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Supply Chain Management and Global Operations; driver or barrier? Part 2 of 3

So, in the first part of this paper a couple of days of ago, we explained what SCM is.

Based on this, there are 3 concepts that affect supply chain management:

Demand amplification, deterministic chaos and parallel interactions

  • Demand amplification. Uncertainty is the name of the game. The decision makers do not know definitely what to decide in the short, middle and long term. Variations in the demand are caused by the final customer. Nevertheless, there are other factors about why the demand is never going to be certain, which are:
  1. a) Demand forecasting
  2. b) Order batching
  3. c) Price fluctuations in the marketplace
  4. d) Rationing and shortage gaming

To know what customers request on a product or service is never totally certain. That is why that companies must carry buffer inventories and yet further additional overheads in the shape of expediters and schedulers. All this explained by the “Bullwhip effect”, a term used in SCM, to reflect the oscillating effect of inaccurate information or improper forecasts can have on inventories levels. Keep this concept in mind.


2)  Deterministic chaos. What is chaos? It is the inherent unpredictability in the behavior of a complex natural system and in relation in a modern usage. Chaos denotes a state of disorder and irregularity. In supply chain systems, the decision making process is related to adjust inventory policies to avoid stock outs, over inventory, erratic re-ordering and poor customer service levels.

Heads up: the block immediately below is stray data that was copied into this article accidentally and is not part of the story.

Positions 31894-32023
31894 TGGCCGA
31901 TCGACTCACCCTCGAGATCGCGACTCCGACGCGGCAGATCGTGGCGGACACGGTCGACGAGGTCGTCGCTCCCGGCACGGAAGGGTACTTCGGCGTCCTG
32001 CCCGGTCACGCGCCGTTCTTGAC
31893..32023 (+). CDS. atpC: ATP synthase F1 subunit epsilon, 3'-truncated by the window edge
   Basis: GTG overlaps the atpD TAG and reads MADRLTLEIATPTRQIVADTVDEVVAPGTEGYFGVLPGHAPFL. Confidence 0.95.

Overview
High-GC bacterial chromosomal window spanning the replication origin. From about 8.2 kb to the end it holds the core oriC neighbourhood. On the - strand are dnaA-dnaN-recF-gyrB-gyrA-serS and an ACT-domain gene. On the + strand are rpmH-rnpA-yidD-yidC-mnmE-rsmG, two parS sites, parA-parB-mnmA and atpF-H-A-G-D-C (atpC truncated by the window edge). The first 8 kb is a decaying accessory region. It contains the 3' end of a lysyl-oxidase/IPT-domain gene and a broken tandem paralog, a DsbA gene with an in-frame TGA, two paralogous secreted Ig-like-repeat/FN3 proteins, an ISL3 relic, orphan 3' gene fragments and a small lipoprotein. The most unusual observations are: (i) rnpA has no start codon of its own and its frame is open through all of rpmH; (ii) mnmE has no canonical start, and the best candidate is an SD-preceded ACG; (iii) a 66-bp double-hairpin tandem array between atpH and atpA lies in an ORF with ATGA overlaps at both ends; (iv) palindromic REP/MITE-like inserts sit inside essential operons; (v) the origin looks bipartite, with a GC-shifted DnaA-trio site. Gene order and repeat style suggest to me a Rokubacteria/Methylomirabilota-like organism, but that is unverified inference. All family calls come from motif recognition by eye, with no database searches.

So, how to balance up this level of confidence against chaos. The lack of confidence can be reduced if two points are attacked: Visibility and Control.

  • Due to the length of supply chain systems there is no detailed knowledge of what goes on in other parts of the chain, as finished goods inventory, material inventory, work-in-process, etc. The solution here, is to share information among the members of the supply chain, this is because shared information reduces uncertainty and thus reduces the need for safety stock.
  • It describes the situation that even if information is shared and a manager knows the scope of the process, sometimes it is hard to control the different operators related to the supply chain, due to these operators are out of his/her hands like suppliers mistakes, weather, not flexible production lines or production schedule changes are not feasible.
  • Parallel interactions. They are the interactions that occur between different channels of the same tier in a supply network. Like for example a vendor supplying material or a finished part for a customer. It has to be remembered that supply chains are dynamic systems and that at any point of time, hundreds of activities and decisions are happening somewhere in the chain.

But even among all these number of decisions, there are concepts that can help to reduce the parallel interactions. We must work to level up trust and commitment, and improve the relationship lifecycle. Trust has a role to play within and between inter- and intra-organizational relationships. However, you must be careful when sharing information. Do not be so naïve. To control parallel interactions is a complex case, in an ethical point of view, trust is necessary to develop business relationships, but hard to achieve.

That is all for today. Thanks a lot for your attention. We will release the 3rd part and final note of this paper. In the meantime, take care and keep walking on my friend.

Jorge Maldonado. Egresado de la Universidad Autónoma de Nuevo León como Ingeniero Administrador de Sistemas. Cuenta con una Maestría en International Logistics and Supply Chain Management en la Universidad de Glamorgan South Wales en Reino Unido. Profesionalmente se ha desarrollado en empresas de manufactura y tecnologías de información.

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